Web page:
After nearly 18 months at the helm, I'm still troubled.
For all my people management skills, experience as guild leader and comfort with taking 25 unseen people into battle, I still struggle with one area of managing a raiding guild.
And I think it's holding us back.
In retrospect, I think if I had any idea of the amount of time and energy (both physical and emotional) it would take to build Eminence to the point it's at now, I'm not sure I would have accepted the position.
Don't get me wrong. I am so glad I did. When I left the warmth and safety of my RL friend's guild to try this alien (to me) activity called raiding I never imagined in my wildest dreams that I would see and do the things I have. Just to think that I could have missed so much of the game sends a chill down my spine.
But the cost of creating a community like Eminence is high. I have made sacrifices both in and out of game that any sensible person would commit me to the mental asylum for. It certainly isn't a path I would recommend for anyone who has real responsibilities.
Am I a better person for it? You bet I am.
In the workplace, there is a motivator for performing that just doesn't exist in the gaming community ... money. Irrespective of what you do for a living, you still need clothes and food and in the end above all else that drives you (mostly) to turn up and do your job.
And because of that, Managers can put expectations on those who they are paying to perform. They can define the level of performance that they expect and re-define it as often as they like. Calling into question anyone who doesn't meet the grade.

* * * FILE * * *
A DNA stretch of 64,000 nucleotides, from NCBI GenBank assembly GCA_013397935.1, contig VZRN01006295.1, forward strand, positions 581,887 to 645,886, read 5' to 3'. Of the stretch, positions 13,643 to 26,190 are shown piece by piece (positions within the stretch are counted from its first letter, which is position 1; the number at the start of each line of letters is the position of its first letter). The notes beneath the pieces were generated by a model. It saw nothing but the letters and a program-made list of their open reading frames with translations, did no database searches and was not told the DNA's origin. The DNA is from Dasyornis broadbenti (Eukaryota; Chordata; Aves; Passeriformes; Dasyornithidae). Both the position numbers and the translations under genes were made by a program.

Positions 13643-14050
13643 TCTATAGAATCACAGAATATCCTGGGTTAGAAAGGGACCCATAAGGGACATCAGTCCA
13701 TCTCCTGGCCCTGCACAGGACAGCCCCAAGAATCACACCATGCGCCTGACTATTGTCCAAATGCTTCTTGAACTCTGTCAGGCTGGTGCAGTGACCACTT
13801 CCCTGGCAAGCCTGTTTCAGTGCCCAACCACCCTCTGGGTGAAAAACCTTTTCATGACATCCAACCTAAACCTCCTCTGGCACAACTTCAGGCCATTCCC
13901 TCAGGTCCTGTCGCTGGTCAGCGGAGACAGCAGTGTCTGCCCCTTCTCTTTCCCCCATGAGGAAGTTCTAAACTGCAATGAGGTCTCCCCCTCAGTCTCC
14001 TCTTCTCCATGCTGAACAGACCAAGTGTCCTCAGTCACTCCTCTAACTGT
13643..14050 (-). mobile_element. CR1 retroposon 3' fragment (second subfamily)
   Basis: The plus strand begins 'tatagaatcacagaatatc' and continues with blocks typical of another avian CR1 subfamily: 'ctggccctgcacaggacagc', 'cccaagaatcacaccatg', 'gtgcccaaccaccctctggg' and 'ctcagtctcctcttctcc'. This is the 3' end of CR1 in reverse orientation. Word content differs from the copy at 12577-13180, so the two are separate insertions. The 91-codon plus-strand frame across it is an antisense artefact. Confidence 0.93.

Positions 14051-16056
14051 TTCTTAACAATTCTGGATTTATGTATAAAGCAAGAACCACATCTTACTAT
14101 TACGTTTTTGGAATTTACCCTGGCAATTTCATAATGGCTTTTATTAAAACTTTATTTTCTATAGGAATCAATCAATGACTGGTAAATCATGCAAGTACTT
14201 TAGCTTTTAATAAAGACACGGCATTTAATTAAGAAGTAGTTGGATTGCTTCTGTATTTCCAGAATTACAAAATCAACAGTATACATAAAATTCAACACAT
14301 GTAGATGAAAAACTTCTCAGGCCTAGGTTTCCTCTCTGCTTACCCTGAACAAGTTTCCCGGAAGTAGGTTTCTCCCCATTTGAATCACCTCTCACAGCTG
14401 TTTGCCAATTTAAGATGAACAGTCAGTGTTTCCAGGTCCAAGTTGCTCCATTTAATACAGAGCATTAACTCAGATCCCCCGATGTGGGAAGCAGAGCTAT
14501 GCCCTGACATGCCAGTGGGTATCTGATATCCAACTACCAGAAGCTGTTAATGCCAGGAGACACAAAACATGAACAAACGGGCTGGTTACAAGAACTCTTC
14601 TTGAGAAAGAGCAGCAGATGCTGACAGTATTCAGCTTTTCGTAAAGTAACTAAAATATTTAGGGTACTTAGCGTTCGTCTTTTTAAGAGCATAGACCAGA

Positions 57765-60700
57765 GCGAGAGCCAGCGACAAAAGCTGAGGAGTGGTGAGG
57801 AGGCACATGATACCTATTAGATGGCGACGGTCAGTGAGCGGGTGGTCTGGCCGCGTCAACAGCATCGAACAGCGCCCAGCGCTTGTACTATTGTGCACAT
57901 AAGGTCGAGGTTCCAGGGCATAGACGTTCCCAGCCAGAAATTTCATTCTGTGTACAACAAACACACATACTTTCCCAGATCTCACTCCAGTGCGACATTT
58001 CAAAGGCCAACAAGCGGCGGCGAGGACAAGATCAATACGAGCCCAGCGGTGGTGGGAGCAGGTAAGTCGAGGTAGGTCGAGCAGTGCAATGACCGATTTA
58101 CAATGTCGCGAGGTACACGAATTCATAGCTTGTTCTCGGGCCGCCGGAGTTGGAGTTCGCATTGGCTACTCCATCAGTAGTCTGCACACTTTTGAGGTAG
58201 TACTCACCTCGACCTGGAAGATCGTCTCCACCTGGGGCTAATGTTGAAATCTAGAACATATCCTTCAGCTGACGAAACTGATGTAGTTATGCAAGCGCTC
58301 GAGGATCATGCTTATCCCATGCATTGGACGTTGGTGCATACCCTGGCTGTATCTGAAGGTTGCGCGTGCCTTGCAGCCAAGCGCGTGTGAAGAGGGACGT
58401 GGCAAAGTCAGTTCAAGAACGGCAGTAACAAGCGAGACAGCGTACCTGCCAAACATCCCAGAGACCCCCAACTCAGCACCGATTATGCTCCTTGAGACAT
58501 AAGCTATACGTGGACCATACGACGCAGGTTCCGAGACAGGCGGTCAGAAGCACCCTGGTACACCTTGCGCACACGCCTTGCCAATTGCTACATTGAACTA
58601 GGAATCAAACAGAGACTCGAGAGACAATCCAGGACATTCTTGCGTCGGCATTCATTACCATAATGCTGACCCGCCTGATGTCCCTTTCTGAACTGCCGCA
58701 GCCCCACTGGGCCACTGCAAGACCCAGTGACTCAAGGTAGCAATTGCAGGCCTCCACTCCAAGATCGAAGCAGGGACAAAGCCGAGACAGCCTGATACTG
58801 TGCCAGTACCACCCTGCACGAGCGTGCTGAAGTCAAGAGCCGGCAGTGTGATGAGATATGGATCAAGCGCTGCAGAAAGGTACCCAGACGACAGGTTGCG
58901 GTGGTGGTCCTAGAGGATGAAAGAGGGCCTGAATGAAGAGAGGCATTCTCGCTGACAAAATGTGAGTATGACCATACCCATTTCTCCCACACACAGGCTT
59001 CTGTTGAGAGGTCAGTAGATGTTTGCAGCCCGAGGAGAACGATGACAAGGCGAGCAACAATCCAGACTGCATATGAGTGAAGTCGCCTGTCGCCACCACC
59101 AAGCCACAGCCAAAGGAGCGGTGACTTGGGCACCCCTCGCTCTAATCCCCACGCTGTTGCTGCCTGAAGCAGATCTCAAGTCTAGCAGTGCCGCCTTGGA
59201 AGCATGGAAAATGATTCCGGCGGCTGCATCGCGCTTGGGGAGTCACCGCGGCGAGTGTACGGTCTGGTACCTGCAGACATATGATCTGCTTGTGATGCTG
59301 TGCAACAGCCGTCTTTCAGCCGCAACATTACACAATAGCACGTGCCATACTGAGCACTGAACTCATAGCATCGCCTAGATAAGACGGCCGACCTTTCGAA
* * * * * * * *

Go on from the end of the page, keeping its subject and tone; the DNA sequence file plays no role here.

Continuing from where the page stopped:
This is where my biggest failing as a leader of a raiding guild lies.
Gaming is an optional, recreational activity. People play to have fun and relax, to escape the pressures of real life ... be that work, school, family, whatever. In my mind, these facts prohibit me from having the same level of expectation I have of my employees.
Also, because of the amount of myself invested in Eminence, I am hesitant to do anything that would see it fall apart. I suppose it's a little like the feelings I have when I watch my children scaling the enormous climbing frames at the park, running over to stop them the moment they climb high enough that a fall may result in injury.
Ridiculous, I know.
I have received a lot of criticism about my "soft" leadership style. Something which I have spent a long time trying to change, convinced that this was the reason for my lack of ability to make demands on the raid team. It's taken a while but I have finally accepted that I cannot (and on reflection, definitely shouldn't) change my style.
So here it comes full circle. I know Eminence can perform. I know we are selling ourselves short. In order to achieve the level I know we are capable of I need to set high expectations and demand more.
But is being part of something great, a big enough motivator for me to set such unrealistic expectations?
As I said, I'm still troubled...
by Griearth on Dec 20, 2010 at 03:15 PM